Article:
March 2, 2024

Abortion, Miscarriage, Birth: Don't Be Confused

"Abortion" is a word used to indicate the expulsion or removal of the contents of the uterus in early pregnancy. Historically, "spontaneous abortion" was the term used when this happened naturally or due to a medical condition, and "induced abortion" referred to performing an abortion intentionally. At some time during the 20th century, it became customary to call a spontaneous abortion a miscarriage, and to refer to an induced abortion simply as an abortion. No matter what terminology is used, this is a situation in which a pregnancy ends without a birth.

Birth is the process by which an infant is expelled from the uterus. This may occur when a pregnant woman undergoes "labor", a series of contractions that enable her to push the infant out. It may also occur surgically, in a process called "Caesarian section", typically shortened to "C-section", during which the surgeon cuts open the uterus and extracts the infant. In some cases, doctors may determine that it is necessary to induce labor medically rather than wait for it to occur naturally. Once a birth occurs, the pregnancy is over.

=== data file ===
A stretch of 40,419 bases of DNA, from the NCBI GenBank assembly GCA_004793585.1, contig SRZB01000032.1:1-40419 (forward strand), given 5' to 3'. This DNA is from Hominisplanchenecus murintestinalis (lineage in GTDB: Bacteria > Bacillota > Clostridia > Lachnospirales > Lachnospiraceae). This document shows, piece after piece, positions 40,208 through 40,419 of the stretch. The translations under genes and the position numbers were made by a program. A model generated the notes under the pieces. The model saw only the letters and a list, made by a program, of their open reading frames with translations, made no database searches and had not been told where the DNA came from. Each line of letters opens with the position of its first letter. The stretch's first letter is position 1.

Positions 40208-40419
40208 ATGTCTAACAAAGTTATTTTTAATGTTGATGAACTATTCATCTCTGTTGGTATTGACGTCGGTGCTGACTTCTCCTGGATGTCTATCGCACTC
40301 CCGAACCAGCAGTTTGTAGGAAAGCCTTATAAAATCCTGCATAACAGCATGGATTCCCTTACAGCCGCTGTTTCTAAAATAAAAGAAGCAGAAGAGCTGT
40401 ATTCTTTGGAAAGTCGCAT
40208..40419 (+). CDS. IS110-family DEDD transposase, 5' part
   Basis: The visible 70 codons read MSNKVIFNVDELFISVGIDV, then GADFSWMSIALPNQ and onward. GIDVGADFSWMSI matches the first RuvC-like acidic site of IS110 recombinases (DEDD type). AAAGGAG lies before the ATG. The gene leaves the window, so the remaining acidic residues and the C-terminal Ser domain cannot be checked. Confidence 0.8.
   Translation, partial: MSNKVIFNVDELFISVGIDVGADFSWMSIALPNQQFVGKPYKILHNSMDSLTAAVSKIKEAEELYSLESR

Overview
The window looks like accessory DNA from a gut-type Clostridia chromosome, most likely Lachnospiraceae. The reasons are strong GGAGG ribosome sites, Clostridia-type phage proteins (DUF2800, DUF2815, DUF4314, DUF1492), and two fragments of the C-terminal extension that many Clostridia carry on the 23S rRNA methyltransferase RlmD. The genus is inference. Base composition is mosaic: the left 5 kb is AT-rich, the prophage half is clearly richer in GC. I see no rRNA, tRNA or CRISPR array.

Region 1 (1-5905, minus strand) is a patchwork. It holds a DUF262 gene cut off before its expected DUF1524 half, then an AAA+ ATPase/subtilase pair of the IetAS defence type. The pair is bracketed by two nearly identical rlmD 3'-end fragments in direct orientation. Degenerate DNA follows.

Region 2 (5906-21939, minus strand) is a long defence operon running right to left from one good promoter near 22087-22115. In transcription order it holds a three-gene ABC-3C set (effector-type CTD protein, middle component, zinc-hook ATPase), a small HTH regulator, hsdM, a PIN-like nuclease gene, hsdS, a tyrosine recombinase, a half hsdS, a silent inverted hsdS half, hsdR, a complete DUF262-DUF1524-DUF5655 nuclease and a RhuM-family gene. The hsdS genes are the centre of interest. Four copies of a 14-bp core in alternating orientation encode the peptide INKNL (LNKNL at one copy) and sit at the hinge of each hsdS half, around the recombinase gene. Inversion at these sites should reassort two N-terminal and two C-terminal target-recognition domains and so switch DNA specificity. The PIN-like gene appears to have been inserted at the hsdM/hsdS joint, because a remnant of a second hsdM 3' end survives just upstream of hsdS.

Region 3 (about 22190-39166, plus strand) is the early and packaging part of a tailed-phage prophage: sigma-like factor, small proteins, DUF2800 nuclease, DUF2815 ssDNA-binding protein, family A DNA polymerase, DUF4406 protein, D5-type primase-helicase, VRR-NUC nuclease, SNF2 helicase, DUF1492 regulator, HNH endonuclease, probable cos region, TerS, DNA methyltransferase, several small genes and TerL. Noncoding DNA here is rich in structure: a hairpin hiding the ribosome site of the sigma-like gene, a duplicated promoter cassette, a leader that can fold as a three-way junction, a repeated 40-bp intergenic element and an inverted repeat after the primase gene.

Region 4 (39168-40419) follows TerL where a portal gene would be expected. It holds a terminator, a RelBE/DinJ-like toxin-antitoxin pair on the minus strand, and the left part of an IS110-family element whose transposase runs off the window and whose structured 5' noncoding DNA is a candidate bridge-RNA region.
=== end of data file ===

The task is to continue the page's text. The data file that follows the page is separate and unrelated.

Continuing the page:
In recent times, some people have invented the term "post birth abortion" to refer to something that is physically impossible. Abortion ends a pregnancy, as does birth. Once a pregnancy has ended, there cannot be an abortion, just as there cannot be an additional birth.

A typical pregnancy is expected to last about 280 days (40 weeks). An infant born at 39-40 weeks is "full term". An infant born earlier than 37 weeks is considered "premature" or "preterm". Babies born very prematurely are likely to have health problems. The earlier the birth, the greater the risk of severe problems or death. At 28 weeks, a birth is extremely preterm. Successful birth before 28 weeks is not viable; this will be considered a miscarriage.

We now know that more than 30% of pregnancies end in miscarriage, most so early that the woman may not even realize she was pregnant. In some cases of miscarriage, the contents of the uterus are not fully expelled. To avoid infection or other health risks, medical treatment is needed to remove all the tissue. This may involved a procedure called dilation and curettage (D&C) or dilation and extraction (D&E). Sometimes medication is used. Occasionally, some people get confused and think that the treatment following a miscarriage is the same as an abortion. It is not. A miscarriage ends the pregnancy; at that point an abortion is impossible.

Click this link to see the March of Dimes explanation of miscarriage.

Click this link to see the Britannica explanation of birth.

Click this link to see an NIH discussion of termnology.


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